Predicting EIP is not like predicting law school admissions. The interview counts for a lot, and employers don't really know what grades mean either. The Vault rankings are also not really selectivity rankings. They skew towards New York firms, even though it's much tougher to get jobs in DC, Chicago, or SF.
As far as the randomness goes, I'll offer my own, somewhat unsettling experience as an anecdote. I had 2 Hs first semester and I worked my tail off. Last semester, I had 5 Hs, and I worked literally less than half as much as I did first semester.
From the EIP website:
How do you know who is most selective with regard to grades? Consider the following:
* Vault Guides: As a general rule, the most selective firms are those that are listed in the top 10 to 15 in the Vault Regional Guides. For the most competitive markets such as Washington, D.C. or San Francisco, consider firms even beyond the top 10 to 15 as being the most competitive based on grades for those regions.
* American Lawyer: You can also get a ballpark sense of firm selectivity by viewing the American Lawyer rankings by Profits per Partner. These firms are known to be most profitable and therefore more popular with candidates. Consider the top 50 to be most selective with regard to grades, again, noting regional variances.
* Chambers and Partners: Consider firms listed under Bands One and Two to be most selective.
* EIP Statistics: Some firms also tend to be very popular with HLS students and therefore receive many bids. Review the 2009 EIP statistics to find out how many bids those employers received last year.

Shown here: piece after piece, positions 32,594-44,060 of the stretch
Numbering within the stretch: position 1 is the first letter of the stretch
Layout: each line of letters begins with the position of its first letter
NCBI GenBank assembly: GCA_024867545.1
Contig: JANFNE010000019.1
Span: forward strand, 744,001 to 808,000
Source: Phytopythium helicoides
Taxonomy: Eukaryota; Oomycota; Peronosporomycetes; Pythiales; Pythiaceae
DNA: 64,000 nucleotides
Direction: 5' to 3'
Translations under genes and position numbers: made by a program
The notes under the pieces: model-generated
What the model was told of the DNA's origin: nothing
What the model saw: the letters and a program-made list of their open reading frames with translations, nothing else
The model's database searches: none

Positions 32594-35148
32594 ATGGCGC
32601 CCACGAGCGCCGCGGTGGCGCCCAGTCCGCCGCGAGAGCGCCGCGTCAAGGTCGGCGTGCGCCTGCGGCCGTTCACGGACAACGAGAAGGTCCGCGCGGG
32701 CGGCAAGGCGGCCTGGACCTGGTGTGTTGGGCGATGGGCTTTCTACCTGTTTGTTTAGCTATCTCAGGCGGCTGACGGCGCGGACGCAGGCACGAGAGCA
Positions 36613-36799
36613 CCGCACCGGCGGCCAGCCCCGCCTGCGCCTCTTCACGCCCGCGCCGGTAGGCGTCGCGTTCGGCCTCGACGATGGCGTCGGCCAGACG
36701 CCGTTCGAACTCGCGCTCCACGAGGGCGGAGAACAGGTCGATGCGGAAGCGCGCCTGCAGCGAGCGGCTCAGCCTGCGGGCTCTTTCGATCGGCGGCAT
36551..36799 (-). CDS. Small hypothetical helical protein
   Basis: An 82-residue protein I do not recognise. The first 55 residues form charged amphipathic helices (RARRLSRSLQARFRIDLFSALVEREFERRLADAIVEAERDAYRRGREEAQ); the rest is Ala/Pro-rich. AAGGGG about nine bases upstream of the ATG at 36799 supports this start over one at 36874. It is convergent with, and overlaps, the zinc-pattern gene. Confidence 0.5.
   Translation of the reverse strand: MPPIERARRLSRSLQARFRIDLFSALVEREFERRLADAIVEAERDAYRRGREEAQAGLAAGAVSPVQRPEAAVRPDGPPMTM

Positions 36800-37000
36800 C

We cite these resources to provide you with general guidelines when formulating your bid list. You should note that there are outliers in each of these rankings but taken together, they should provide you with a good start.
When bidding, keep an open mind about all firms as we do not recommend bidding exclusively on top ranked firms. Recognize that each employer that comes to campus is worthy of your attention and may be an excellent place to work and gain experience in your chosen practice area. Ranking is not necessarily the most accurate gauge of these factors.
Grades No. of selective Firms on Your Bid List
1 or more LPs and mostly Ps No more than 5 highly selective firms on your bid list of 25-35 firms. Make an appointment with an OCS advisor.
Mostly Ps No more than 7-8 highly selective firms on your bid list of 25-35 firms.
Mix of Ps and Hs More evenly split your bids between highly selective and other firms on your bid list of 20-30 firms.
More than 5 - 6 Hs and no LPs Bid list can be focused on more highly selective firms but have a few safety firms on your bid list of 15-25 firms
Another method to unlocking the selectivity mystery is to consider what other qualities might make you more marketable in the process. Firms consider much more than grades in determining whether to invite a candidate for a callback interview.
If you have one or more of the following characteristics, you can add a virtual “H” to your transcript:
* Relevant work experience
* Advanced degrees
* Geographic ties to the area
* Language abilities
* Strength of your undergraduate institution and relevant course of study. For example, if you majored in business or economics, you might have a slight edge in the process. Similarly, those with a background in one of the hard sciences, may more easily market themselves to EIP employers
* Strength of your interviewing skills
Conversely, if you are bidding in regions known to be particularly competitive, such as Washington, D.C. or San Francisco, subtract a virtual “H” from your transcript.